First, a couple of baseball notes from my hometown stomping grounds of Minneapolis and St. Paul.
I found this tidbit the other day in the St. Paul Pioneer Press, where the very popular, minor league St. Paul Saints will soon be building a new ballpark downtown, leaving behind their current home – venerable Midway Stadium, which will then be transformed into an industrial park. I quote from the paper: “The stadium authority will demolish Midway Stadium, a job estimated to cost about $700,000, and then spend millions to clean up pollution and prepare the soil”.
Interesting. What sort of pollution would there be to clean up from an old ballpark? Are there toxic levels of brown mustard and ketchup sediment to be removed via end loader and sealed lead-lined tubs? Two decades of peanut shells and players spit morphing into radon gas needing to be vented by guys in woolen, pin-striped hazmat suits? What is the acceptable level of pickle relish PPM in topsoil, anyway?
It’s probably just ground water contamination from all those years of spilled beer.
Prediction: At least 100 people who read that last line and live near a ballpark will now try to dig makeshift wells in their yards. Trust me.
“I grew up here, and I grew up cheering for the Twins and you idolize them. You always think you can’t talk to the players, you can’t approach them. You think that person is untouchable. I think that’s why I like Twitter so much. You can interact with them. What I hate more than anything is when I go eat lunch at Chipotle or I go to Target, and an hour later I get a tweet that says, “Hey, were you at Chipotle?” Or, “Were you at Target?” I always think, “You should just come up and say, ‘Hi.’ ” What I strive to do is relate to the fans because, hell, 10 years ago I was a fan”.
“Hell, ten years ago I was a fan”. A throwback kinda guy in the modern world of Twitter. What’s not to love here? Rock on, Mr. Perkins.
Three years ago, I taught a summer school program for ‘rising eighth graders’ – a phrase that simply made me roll my eyes. The class was an English enrichment program for young men who had just completed the seventh grade, and the school wanted to give these seventh graders a leg-up on what they would be dealing with in the fall as eighth graders – rising eighth graders. Whatever that means.
It was the first time I had heard the phrase ‘rising eighth graders’ and at the time I just found it pretentious. Now, my youngest son has completed eighth grade, is headed on to high school, and here comes the phrase variation: ‘rising freshmen’. The more I heard it used at graduation the more I’m thinking the term ‘rising’ for anything grade-advancement related is just…silly. AND pretentious. But it. Is. Everywhere.
Especially here in New Orleans.
I have heard educators at all levels referring to kids who have passed their 4th grade testing as ‘rising fifth graders’ and I have even heard pre-school children described as ‘rising kindergarteners’ . A quick Google of the phrase ‘rising ___ graders’ shows that the term has spread like an insidious etymological virus. Everybody is rising to something…odd because while they are all ‘rising’ their test scores and other metrics are remaining generally stagnant.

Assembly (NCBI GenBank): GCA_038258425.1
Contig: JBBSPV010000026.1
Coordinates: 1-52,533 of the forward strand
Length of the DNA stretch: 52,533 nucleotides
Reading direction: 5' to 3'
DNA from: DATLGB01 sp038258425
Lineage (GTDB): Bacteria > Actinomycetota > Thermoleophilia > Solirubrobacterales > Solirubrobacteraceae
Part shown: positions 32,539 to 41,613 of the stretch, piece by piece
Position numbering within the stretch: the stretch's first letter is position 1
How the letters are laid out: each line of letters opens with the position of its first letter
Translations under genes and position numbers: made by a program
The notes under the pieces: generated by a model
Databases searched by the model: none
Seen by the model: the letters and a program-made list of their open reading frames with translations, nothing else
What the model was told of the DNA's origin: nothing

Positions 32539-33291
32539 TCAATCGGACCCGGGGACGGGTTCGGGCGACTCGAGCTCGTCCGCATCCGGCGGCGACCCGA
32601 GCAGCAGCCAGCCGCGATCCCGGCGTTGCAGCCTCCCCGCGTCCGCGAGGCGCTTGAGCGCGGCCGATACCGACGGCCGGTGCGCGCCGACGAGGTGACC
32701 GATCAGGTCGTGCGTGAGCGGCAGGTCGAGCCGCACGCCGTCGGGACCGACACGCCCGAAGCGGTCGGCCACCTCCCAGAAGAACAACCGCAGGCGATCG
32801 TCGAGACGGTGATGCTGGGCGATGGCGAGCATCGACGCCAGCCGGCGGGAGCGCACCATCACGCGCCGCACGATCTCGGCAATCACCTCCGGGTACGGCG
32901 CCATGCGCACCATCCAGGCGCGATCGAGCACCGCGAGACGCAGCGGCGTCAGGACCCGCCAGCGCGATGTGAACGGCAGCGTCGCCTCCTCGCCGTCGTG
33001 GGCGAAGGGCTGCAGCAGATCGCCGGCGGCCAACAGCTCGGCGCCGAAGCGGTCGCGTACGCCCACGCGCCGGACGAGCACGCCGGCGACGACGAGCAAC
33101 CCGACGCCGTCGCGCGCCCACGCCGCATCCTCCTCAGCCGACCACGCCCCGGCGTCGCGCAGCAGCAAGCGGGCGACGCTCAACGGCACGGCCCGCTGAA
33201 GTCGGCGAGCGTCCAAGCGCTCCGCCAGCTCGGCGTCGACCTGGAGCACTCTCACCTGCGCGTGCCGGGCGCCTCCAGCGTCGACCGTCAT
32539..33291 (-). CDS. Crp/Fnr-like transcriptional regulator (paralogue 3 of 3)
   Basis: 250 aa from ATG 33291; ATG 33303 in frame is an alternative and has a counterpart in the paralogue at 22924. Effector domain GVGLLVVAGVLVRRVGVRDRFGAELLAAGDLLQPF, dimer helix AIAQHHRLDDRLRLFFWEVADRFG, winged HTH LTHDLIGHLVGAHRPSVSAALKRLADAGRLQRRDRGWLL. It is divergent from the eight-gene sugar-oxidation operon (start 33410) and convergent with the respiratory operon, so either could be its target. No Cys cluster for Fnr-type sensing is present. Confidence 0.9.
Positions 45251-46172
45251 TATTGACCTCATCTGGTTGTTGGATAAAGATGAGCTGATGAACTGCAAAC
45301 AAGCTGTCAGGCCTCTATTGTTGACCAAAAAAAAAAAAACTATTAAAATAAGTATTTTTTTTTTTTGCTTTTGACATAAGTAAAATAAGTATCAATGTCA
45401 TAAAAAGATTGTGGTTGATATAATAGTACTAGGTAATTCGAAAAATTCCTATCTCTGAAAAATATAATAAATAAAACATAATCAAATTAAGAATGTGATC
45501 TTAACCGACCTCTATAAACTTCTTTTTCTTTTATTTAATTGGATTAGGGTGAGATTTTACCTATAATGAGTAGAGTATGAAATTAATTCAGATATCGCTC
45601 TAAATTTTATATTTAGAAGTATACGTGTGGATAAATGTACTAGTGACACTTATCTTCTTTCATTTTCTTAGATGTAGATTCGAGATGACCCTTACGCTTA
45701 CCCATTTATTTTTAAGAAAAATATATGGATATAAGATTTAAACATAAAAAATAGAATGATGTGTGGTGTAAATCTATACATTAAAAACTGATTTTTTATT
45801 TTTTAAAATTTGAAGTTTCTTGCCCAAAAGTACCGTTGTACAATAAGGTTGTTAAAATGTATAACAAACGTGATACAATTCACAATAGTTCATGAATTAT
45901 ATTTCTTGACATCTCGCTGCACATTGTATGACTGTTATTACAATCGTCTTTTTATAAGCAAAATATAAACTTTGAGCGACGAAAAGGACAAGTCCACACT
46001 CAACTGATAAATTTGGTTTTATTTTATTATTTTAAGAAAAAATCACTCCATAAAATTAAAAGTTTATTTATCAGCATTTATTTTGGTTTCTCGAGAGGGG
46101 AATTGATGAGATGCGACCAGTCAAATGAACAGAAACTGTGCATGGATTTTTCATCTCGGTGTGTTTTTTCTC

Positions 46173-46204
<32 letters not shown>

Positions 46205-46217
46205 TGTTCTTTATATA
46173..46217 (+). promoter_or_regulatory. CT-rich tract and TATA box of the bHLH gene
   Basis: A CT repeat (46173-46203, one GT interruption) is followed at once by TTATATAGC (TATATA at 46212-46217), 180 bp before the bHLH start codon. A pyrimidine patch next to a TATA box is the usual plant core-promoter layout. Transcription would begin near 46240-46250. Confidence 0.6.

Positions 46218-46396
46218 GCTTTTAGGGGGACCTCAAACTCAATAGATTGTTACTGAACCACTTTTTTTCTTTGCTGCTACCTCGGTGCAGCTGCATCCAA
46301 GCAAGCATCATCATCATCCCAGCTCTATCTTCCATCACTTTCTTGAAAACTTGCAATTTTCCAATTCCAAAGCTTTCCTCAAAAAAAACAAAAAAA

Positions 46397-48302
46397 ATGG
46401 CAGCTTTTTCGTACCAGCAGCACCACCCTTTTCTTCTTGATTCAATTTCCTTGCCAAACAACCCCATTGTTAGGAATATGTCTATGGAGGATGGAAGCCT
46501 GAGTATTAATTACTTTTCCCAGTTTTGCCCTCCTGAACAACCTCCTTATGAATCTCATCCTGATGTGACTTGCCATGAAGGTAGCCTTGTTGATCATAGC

To me, if you are a fourth grader headed to fifth, a sixth grader headed to seventh, or a group of teenagers who have completed eighth grade and are now headed to high school – fantastic. Congratulations and kudos. Good luck and keep up the good work. Carry on, do what you need to do.
And keep in mind you are doing simply what is expected of you; clouds will not part with sunshine and harp music raining down upon you. You are not a flock of Phoenixes arising from some middle school ash heap.
Though a few of you sure look like it.
End of rant. Blood pressure no longer rising.
Spolier alert! Nifty segue here, if you try not to think about it…
Yeah, I didn’t think so, either.
Not to be outdone, eldest son Will is entering his senior year in high school and our mailbox is awash in mailings from colleges and universities prestigious and obscure. Most of the stuff gets tossed, as he has a pretty good idea of what he does/doesn’t want in prospective schools. One school he is interested in sent him a mailing seeking some more involved demographic information. He immediately sat down to submit his info.
“These guys at least are asking about my ‘ethnicity’ instead of my ‘race’” he stated, adding dryly, “But do I still put ‘white’”? After we briefly recapped family genetics he filled out the post-paid card listing his ethnicity as ‘Nordic’.
That’ll skew somebody’s demographic breakdown.
During the last week of school, one of my sophomore students was standing next to me in the hallway asking a question about something, when a pair of classmates walked by, loudly singing, generally acting ridiculous, throwing around a few choice profanities. In other words, a bit over-the-top, but certainly not unprecedented high school hallway behavior. The kid who was speaking to me stopped, watched the pair go by, then looked at me, frowning, sadly shaking his head. “Mr. Lucker…that makes me wanna change my race”.
I’m just glad it’s summer.